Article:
In addition the planning department had also advised the CPA against the removal of the mangrove, pointing out that the preservation of mangrove buffer at the high-water mark was best planning practice. “From department’s perspective, the 50’ buffer should be retained,” the planning department said in its recommendations.

The Development Plan (1997) designates this area as being a ‘Scenic Coastline Zone’ and Section 20 of the Development and Planning  Regulations (2006 Revision) requires the CPA to ensure that the open character of scenic coastline land is preserved and to safeguard the public’s right to use the beaches and to gain access to them through public rights of way. In addition, the plan states that “the panoramic views and vistas provided by these coastlines are natural assets which are to be safeguarded for present and future generations.”

Hislop SS 002 (483x500).jpgDespite the recommendations from the two government departments, the CPA said it was swayed by the presentation given by the applicant’s lawyer that the owners had a legal right to develop the land. The attorney argued that his client’s land had a fixed boundary, which the sea had eroded, but it was still his client’s boundary.

However, it is understood that the law does state that coastal boundaries cannot be fixed — an issue that the CPA did not acknowledge when granting the developer planning permission and paved the way for him to begin tipping fill into the ocean.


Related articles on CNS:

South Sound Mangrove Threat

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Fourth fatal road victim of this year named

| 17/10/2012 | 7 Comments

IMG-20121016-00108 (300x295).jpg(CNS): Police have now confirmed that the 59-year-old woman killed in a road smash yesterday morning was Beverley Elaine Ramsay from Bodden Town. The mother of a serving police officer, Ramsey died at the scene of the accident on Esterley Tibbetts Highway Tuesday at around 6am. She was driving her Hyundai van, which was travelling towards West Bay, when she was hit by a Nissan box truck close to the AL Thomson roundabout. The driver of the truck, who was unhurt, remains in police custody while enquiries continue into what they suspect was a case of drinking and driving. Ramsey is the fourth victim to die on Cayman’s roads this year and one of many killed over the last few years on this stretch of road.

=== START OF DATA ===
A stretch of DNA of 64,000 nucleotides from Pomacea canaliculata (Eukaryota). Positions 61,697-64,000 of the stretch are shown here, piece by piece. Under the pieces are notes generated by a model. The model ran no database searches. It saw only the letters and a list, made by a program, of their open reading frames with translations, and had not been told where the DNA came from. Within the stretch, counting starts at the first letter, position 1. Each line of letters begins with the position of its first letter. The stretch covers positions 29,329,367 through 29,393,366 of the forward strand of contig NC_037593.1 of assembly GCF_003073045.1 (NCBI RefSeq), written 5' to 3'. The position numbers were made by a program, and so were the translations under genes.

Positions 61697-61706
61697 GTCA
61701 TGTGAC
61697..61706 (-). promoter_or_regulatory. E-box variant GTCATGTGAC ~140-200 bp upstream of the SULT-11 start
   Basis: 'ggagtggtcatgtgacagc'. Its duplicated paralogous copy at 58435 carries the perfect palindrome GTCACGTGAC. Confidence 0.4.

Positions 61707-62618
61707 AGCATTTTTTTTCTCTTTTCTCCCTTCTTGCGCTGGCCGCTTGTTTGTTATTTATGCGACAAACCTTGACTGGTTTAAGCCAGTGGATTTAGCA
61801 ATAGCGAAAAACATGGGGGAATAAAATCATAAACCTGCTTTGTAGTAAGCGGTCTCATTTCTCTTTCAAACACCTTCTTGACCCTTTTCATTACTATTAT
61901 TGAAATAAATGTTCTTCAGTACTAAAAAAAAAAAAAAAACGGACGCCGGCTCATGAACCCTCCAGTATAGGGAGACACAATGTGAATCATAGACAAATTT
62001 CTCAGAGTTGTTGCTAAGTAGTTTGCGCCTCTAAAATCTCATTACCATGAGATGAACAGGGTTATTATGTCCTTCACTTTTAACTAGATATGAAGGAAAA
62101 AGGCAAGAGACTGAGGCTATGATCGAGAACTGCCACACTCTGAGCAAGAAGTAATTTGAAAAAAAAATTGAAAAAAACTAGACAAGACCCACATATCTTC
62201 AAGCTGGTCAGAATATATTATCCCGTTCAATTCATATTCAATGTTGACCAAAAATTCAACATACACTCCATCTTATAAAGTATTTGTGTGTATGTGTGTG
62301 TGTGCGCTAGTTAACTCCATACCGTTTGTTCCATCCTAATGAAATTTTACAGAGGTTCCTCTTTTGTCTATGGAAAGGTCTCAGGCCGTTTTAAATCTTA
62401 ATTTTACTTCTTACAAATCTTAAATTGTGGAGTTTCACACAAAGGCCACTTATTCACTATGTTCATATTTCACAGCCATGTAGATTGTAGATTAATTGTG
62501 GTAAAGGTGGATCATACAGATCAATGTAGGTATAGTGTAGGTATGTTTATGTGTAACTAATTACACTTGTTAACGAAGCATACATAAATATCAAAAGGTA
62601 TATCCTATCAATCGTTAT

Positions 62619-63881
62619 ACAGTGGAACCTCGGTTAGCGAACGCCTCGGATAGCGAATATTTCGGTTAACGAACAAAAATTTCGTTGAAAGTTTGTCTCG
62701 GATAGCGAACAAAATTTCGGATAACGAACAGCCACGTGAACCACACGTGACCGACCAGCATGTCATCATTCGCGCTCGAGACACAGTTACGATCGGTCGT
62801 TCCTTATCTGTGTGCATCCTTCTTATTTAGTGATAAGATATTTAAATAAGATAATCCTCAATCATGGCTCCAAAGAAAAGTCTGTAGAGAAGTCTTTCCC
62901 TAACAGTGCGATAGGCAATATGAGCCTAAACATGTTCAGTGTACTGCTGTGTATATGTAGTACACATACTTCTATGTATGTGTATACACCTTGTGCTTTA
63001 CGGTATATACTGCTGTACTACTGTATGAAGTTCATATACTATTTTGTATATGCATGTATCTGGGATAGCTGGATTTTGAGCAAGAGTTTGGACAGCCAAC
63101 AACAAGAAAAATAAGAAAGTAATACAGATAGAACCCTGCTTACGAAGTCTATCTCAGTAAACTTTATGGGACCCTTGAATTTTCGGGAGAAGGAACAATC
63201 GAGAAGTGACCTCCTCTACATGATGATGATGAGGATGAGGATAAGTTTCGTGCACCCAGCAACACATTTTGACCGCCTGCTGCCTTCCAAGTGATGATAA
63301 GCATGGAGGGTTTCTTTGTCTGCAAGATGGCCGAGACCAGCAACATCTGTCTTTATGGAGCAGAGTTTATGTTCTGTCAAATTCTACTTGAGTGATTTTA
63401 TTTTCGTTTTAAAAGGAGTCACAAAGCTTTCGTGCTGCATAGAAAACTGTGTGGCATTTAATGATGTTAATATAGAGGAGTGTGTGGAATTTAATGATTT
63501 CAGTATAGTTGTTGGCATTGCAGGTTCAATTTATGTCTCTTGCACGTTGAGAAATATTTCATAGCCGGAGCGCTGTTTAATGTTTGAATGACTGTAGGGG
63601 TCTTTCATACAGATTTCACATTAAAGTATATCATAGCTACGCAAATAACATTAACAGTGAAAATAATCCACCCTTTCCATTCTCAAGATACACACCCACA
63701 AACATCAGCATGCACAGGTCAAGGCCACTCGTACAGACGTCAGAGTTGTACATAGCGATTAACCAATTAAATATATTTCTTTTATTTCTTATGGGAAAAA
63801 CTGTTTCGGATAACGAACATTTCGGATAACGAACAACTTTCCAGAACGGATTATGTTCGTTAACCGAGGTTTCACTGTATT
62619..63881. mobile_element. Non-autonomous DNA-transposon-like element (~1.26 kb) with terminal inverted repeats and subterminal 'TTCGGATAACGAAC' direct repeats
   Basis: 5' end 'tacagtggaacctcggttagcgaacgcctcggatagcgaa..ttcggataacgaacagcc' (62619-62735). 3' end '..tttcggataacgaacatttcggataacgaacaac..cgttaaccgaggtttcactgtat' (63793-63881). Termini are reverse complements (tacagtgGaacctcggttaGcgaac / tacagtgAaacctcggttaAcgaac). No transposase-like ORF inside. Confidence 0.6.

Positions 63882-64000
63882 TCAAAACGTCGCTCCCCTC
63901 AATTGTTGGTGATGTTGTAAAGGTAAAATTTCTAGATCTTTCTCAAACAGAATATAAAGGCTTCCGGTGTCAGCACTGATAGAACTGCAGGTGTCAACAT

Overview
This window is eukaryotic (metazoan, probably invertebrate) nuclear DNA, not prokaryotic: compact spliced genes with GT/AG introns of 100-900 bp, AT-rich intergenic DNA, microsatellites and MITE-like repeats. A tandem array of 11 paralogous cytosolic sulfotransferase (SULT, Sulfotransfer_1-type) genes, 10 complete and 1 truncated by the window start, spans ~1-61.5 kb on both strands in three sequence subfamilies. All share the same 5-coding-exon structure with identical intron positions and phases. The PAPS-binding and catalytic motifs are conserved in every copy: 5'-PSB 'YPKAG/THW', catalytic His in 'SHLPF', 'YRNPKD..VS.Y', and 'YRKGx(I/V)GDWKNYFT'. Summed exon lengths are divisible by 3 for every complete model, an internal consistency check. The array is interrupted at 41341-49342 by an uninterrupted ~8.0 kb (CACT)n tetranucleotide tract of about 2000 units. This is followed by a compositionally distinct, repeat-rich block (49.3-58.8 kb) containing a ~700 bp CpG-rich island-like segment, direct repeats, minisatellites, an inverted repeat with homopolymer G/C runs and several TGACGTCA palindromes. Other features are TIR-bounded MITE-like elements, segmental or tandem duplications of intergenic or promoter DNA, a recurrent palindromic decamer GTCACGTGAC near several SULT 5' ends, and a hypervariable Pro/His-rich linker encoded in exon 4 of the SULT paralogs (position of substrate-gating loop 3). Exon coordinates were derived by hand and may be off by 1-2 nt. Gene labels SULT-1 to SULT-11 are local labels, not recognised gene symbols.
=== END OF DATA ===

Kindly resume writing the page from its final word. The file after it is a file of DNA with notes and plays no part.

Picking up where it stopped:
The fatal accident follows the death of 21-year-old Corey Seymour from Prospect in May, who was killed when the truck he was driving in the early hours of the morning collided with another truck near the San Sebastian complex on South Sound Road.

Before that a 33-year-old man was killed in the early hours of the morning of 19 April in another suspected drink-driving crash. The Honda Civic he was a passenger in traveling on the West Bay Road left the highway and overturned close to the Coral Stone Club. In that case the 28-year-old driver who was also injured in the smash was arrested on suspicion of causing death by dangerous driving and suspicion of DUI.

At the start of the year Herman Byrd from George Town died in the single vehicle smash on Sea View Road in East End on Friday 27 January. Police believed speed played a part when he lost control of his car, which was travelling west, as he negotiated the right-hand corner bend just past Cottage.

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Appeal court sent GSR report

| 17/10/2012 | 3 Comments

_DSC2677-web.jpg(CNS): Following the disclosure of a report regarding the significant levels of gunshot residue contamination at the George Town police station, as well as on vehicles, officers and equipment, another local attorney has sent the report to the Court of Appeal. Lawyers representing Razial Jeffers, who is awaiting an appeal ruling regarding his conviction for the murder of Marcus Ebanks and the attempted murder of four other men in July 2009, have forwarded the report because GSR evidence forms part of the case made against their client. Meanwhile, the police have said the findings are not unexpected and seemed unconcerned about the potential impact the report may have on current criminal cases.

After passing on the report to the senior panel of judges that hear Cayman’s Grand Court appeals, Michael Wolkind QC and Richard Burton took a different view as to the importance of the report.

"This really is a significant development. Effectively the RCIPS are acknowledging that there has been an unsafe system up until now. It's in everyone's interest that scientific findings are reliable,” said Barton as he welcome the recommendations that were made in the report. “But it is obvious that a number of convictions must now be questioned."

The report by Scientific Support Manager Martin Gaule showed that there was a real danger of contamination as a result of GSR levels and made a number of recommendations to the RCIPS to help them reduce the problem. Following the report’s public revelations Detective Superintendent Marlon Bodden said the memo reminded staff to comply with the established processes and procedures when dealing with firearms and suspects and said it was not unusual for the RCIPS to issue such procedural reminders to staff.